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Homework Help: Topology question concerning global continuity of the canonical map.

  1. Jun 13, 2012 #1
    1. The problem statement, all variables and given/known data
    If the set \Z of integers is equipped with the relative topology inherited from ℝ, and κ:\Z→\Z_n (where κ is a canonical map and \Z_n is the residue class modulo n) what topology/topologies on \Z_n will render κ globally continuous?

    2. Relevant equations

    3. The attempt at a solution
    I think i have found that κ will be globally continuous if \Z_n is equipped with the trivial (where the open sets are ∅ and \Z_n itself) topology, since \Z_n itself will be an open neighborhood of an element in \Z_n, hence for every x \in \Z κ(x)\in \Z_n. I cannot figure out however if i can apply any other topologies on \Z_n such that κ will be globally continuous.

  2. jcsd
  3. Jun 14, 2012 #2
    Since intuition may help to decide which way to go, try some of these tricks that I love, but sadly rarely come in handy:(

    In order for the map to remain continuous, close points must map to close points. And the more open sets you have, the farther apart points are. But in the discrete topology, every set is an open set, you have as many open sets as possible, so points are really far apart.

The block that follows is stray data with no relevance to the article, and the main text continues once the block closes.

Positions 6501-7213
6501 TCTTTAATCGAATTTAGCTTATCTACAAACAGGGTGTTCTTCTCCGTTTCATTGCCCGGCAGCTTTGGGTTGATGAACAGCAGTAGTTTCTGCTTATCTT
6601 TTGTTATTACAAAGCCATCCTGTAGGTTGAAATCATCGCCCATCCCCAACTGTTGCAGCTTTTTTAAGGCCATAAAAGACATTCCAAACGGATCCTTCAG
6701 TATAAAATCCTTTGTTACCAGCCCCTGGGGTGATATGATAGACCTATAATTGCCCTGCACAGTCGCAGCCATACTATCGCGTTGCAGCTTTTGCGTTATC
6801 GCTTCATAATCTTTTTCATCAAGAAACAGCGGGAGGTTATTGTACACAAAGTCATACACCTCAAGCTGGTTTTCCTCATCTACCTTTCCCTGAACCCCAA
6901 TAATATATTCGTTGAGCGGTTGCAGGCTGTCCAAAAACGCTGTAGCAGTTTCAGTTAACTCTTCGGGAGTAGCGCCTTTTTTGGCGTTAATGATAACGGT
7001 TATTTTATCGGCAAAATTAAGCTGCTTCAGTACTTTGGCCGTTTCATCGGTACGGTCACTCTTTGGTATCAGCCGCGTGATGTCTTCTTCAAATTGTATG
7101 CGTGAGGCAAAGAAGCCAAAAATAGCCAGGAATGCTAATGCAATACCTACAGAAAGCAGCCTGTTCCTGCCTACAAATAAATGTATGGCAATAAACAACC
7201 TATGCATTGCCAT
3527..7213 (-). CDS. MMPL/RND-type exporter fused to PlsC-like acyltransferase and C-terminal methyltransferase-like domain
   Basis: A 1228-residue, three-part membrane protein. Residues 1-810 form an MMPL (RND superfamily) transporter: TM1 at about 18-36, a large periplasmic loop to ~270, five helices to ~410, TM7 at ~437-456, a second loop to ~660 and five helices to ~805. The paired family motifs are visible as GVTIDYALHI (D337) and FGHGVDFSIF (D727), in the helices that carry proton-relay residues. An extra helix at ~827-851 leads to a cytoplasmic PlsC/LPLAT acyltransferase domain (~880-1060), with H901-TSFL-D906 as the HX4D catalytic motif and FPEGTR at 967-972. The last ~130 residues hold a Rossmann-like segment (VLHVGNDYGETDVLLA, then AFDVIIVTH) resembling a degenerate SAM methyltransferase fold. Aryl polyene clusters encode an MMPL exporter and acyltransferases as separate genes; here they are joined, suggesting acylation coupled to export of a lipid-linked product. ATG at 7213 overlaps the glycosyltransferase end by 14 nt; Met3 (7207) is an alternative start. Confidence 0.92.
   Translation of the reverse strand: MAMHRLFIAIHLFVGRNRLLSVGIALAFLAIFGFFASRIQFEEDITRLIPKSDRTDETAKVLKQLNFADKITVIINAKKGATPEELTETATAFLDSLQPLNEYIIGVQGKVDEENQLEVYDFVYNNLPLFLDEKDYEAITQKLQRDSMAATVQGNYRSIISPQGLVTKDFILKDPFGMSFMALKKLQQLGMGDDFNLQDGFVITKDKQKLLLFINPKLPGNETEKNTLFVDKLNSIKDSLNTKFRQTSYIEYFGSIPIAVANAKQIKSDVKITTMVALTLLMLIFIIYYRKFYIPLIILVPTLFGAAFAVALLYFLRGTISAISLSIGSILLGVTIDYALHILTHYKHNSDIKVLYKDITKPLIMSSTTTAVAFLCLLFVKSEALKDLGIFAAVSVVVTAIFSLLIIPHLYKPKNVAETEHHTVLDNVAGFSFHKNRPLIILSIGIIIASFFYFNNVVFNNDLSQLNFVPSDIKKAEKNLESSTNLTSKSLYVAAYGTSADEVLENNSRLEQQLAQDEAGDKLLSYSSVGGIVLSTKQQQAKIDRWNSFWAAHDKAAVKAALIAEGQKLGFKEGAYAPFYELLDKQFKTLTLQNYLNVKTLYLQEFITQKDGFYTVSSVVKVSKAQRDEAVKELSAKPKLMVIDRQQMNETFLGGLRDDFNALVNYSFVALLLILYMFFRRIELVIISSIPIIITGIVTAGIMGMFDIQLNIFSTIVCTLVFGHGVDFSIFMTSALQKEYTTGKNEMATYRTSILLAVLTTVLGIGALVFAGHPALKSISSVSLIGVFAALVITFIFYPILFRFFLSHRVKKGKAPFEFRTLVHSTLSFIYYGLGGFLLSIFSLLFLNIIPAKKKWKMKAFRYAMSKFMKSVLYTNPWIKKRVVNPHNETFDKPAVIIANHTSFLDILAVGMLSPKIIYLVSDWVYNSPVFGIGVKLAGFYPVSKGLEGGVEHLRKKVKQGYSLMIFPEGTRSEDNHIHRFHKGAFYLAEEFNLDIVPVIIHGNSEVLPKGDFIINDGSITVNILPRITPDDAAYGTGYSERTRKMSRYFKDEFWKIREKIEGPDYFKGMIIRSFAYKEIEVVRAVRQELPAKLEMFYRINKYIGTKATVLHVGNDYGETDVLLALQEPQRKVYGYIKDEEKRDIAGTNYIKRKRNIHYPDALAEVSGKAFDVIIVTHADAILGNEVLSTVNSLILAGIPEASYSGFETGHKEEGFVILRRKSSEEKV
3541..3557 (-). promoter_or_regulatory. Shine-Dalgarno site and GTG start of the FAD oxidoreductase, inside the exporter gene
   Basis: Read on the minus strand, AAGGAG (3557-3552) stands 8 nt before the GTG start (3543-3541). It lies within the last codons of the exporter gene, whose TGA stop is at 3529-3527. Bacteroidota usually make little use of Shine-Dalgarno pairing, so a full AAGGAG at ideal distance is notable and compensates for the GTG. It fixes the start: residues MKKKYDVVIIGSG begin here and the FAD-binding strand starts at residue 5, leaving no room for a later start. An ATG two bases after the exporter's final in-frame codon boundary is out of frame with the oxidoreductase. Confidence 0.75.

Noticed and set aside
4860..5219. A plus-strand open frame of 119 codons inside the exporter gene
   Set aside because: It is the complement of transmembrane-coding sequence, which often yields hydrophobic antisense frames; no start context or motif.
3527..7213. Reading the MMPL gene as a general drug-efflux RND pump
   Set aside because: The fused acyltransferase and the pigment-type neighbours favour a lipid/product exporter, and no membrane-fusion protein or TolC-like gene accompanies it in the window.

That means that no points are close together.

    So when I said that close points map to close points, we have no close points, so they can map as far apart as we like. Okay the logic is getting weird, but here's where I'm thinking we are at this point:

    We can have any topology in Z_n. Then any open set will pull back to an open set, because every set in Z is open.

    Perhaps every map out of the discrete topology is continuous.
    Last edited: Jun 14, 2012
  4. Jun 14, 2012 #3


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    The set of integers, Z, is discrete and the topology inherited from R is the discrete topology. All sets are open (and closed) so that any function from Z to any topological space is continuous.
  5. Jun 14, 2012 #4
    Thanks for the answers! You make it sound so very simple..
  6. Jun 14, 2012 #5
    Thanks for the answers! You make it sound so very simple..
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